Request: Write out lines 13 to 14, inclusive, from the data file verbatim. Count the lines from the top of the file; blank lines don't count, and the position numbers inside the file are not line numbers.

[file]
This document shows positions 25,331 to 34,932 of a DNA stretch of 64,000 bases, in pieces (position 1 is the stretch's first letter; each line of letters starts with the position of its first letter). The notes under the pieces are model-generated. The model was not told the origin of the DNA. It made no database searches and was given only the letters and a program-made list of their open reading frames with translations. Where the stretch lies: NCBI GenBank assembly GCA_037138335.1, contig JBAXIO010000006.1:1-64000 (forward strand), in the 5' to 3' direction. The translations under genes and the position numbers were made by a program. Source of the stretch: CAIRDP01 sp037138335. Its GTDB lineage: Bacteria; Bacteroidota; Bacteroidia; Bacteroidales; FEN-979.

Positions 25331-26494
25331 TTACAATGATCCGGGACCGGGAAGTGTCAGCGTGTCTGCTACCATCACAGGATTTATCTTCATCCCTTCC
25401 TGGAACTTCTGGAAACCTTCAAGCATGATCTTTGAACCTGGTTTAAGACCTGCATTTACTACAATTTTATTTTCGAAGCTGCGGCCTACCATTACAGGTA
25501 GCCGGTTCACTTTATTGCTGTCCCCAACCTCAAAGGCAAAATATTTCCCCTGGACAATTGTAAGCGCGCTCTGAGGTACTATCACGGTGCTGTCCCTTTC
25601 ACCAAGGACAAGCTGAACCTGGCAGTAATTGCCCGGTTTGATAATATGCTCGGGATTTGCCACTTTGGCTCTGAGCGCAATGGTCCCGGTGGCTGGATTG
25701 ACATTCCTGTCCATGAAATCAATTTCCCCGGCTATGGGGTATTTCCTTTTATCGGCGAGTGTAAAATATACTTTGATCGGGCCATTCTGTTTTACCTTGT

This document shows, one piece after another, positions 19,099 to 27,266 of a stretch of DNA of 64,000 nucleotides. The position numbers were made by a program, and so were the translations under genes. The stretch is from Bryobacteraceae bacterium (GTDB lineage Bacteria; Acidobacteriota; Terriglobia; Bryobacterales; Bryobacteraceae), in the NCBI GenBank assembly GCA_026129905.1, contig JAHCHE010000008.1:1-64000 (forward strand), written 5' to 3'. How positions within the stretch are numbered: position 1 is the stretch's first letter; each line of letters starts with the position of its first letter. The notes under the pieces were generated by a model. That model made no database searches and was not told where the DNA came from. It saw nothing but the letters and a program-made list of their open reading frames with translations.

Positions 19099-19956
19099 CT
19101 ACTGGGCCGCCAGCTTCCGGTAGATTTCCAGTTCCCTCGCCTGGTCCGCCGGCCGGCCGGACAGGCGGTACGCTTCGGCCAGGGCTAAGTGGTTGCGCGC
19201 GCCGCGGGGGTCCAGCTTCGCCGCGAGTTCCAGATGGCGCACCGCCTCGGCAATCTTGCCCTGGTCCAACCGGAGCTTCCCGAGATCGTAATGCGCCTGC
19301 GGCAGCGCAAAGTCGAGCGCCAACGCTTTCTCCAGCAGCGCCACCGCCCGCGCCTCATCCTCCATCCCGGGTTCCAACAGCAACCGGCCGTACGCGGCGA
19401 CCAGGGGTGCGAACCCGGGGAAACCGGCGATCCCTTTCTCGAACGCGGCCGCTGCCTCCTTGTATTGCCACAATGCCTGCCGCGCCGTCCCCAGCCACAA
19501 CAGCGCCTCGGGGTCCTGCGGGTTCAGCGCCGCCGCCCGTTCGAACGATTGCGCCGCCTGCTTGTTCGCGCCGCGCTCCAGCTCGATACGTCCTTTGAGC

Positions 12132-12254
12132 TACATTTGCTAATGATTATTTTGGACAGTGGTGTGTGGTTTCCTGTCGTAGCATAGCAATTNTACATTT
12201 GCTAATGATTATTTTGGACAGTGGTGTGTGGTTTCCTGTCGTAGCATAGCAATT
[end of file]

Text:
19301 GGCAGCGCAAAGTCGAGCGCCAACGCTTTCTCCAGCAGCGCCACCGCCCGCGCCTCATCCTCCATCCCGGGTTCCAACAGCAACCGGCCGTACGCGGCGA
19401 CCAGGGGTGCGAACCCGGGGAAACCGGCGATCCCTTTCTCGAACGCGGCCGCTGCCTCCTTGTATTGCCACAATGCCTGCCGCGCCGTCCCCAGCCACAA